978 F2d 1021 United States v. Larson
978 F.2d 1021
UNITED STATES of America, Appellee,
John Joseph LARSON, also known as Jack Joseph Larson, Appellant.
United States Court of Appeals,
Submitted Oct. 16, 1992.
Decided Oct. 21, 1992.
Rehearing Denied Dec. 4, 1992.
Wallace L. Taylor, Cedar Rapids, Iowa, argued, for appellant.
Janet L. Papenthien, Cedar Rapids, Iowa, argued, for appellee.
Before FAGG, Circuit Judge, ROSS, Senior Circuit Judge, and BOWMAN, Circuit Judge.
FAGG, Circuit Judge.
The Government charged John Joseph Larson with six counts of possession of a firearm by a felon, 18 U.S.C. § 922(g)(1) (1988), one count of possession with intent to distribute cocaine, 21 U.S.C. § 841(a)(1) (1988), and one count of using a firearm in relation to a drug trafficking crime, see 18 U.S.C. § 924(c)(1) (1988). Before his trial, Larson filed a motion to suppress evidence found during a consensual search of his mother's apartment. The district court denied Larson's motion. The evidence was admitted at Larson's trial, and a jury convicted Larson of all charges against him. The district court gave Larson a sentence of twenty-four months on the drug and felon-in-possession charges and a consecutive sentence of five years for using a firearm in relation to a drug trafficking crime.
Larson appealed, and we remanded for resentencing in light of United States v. Edwards, 946 F.2d 1347 (8th Cir.1991) (holding state's restoration of civil rights controls felon status for defendant charged with violation of 18 U.S.C. § 922(g)). On remand, the district court found Arizona law had automatically restored Larson's civil rights, including the right to possess firearms. The district court nullified Larson's convictions for possession of a firearm by a felon and gave Larson an eighteen-month sentence on the drug charge and a consecutive sentence of five years for using a firearm in relation to a drug trafficking crime. Larson appeals his convictions and sentences. We affirm.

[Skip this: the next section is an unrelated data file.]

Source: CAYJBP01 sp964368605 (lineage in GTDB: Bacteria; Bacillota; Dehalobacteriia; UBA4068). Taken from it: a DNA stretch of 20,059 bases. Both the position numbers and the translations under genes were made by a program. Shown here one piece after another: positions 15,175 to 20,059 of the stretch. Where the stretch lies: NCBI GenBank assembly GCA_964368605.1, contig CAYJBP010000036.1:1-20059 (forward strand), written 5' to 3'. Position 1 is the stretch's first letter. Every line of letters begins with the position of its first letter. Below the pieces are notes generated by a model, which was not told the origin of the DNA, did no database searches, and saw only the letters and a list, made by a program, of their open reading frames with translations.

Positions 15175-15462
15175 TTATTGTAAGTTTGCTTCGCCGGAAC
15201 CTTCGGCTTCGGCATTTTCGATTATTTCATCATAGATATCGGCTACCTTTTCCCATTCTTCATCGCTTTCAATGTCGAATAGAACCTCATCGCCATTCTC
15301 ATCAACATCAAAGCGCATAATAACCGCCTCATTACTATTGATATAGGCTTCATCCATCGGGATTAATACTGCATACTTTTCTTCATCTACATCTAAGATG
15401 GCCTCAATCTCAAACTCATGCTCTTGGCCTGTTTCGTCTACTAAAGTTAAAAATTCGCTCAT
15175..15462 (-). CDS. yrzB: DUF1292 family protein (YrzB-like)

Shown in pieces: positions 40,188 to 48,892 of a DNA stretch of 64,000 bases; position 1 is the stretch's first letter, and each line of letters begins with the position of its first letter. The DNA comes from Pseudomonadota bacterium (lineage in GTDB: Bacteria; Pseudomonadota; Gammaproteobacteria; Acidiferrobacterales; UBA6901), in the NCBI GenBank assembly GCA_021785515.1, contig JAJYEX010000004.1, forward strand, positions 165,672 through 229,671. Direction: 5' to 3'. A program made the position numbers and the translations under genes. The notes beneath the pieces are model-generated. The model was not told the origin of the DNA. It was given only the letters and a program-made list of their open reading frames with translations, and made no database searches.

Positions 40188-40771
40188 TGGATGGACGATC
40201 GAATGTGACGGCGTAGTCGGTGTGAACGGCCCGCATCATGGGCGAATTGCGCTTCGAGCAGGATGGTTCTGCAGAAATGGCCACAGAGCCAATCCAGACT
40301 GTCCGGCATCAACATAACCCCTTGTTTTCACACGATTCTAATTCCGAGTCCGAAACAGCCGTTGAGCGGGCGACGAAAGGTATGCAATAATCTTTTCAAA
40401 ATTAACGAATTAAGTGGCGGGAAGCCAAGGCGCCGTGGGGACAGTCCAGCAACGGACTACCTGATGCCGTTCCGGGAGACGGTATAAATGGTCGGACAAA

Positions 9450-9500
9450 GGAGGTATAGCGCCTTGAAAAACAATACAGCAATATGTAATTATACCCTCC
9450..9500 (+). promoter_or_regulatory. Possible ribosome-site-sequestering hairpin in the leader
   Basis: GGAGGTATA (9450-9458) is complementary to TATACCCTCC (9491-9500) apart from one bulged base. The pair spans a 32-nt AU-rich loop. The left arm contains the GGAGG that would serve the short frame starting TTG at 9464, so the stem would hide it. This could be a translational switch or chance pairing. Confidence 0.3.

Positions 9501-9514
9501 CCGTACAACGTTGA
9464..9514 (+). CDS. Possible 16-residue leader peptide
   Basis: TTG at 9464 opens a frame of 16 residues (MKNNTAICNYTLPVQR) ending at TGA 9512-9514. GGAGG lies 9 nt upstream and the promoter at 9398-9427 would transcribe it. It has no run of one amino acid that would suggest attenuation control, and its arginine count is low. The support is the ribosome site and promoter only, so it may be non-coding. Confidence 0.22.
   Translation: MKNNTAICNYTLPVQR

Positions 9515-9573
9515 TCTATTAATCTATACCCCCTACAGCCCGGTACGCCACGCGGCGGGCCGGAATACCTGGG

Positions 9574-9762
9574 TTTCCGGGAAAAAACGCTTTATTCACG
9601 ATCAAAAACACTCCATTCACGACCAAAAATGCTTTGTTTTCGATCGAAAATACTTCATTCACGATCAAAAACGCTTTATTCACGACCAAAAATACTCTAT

First, Larson contends the district court should have granted his motion to suppress because his mother did not give valid consent to the search of her apartment. We disagree. To justify a consensual search, the Government has the burden to prove the consent given was voluntary. Bumper v. North Carolina, 391 U.S. 543, 548, 88 S.Ct. 1788, 1791, 20 L.Ed.2d 797 (1968). The voluntariness of consent is a question of fact that depends on the totality of the circumstances. Schneckloth v. Bustamonte, 412 U.S. 218, 227, 93 S.Ct. 2041, 2047-48, 36 L.Ed.2d 854 (1973). Consent is voluntary if it is "the product of an essentially free and unconstrained choice by its maker," id. at 225, 93 S.Ct. at 2046-47, rather than "the product of duress or coercion, express or implied," id. at 227, 93 S.Ct. at 2047. Thus, consent is involuntary when "under all the circumstances it ... appear[s] that the consent was ... granted only in submission to a claim of lawful authority." Id. at 233, 93 S.Ct. at 2051; see Bumper, 391 U.S. at 548, 88 S.Ct. at 1791 (consent was involuntary when given only after officials conducting a search falsely asserted they possessed a warrant); United States v. Alberts, 721 F.2d 636, 640 (8th Cir.1983) (same).
Larson asserts his mother's consent was invalid because she merely acquiesced to authority. The district court found, however, the officers who conducted the search never claimed they had a search warrant. When the officers asked for permission to search, Mrs. Larson stated, "You will probably get a search warrant anyway." The officers agreed that they probably would. Mrs. Larson then read and signed a consent form.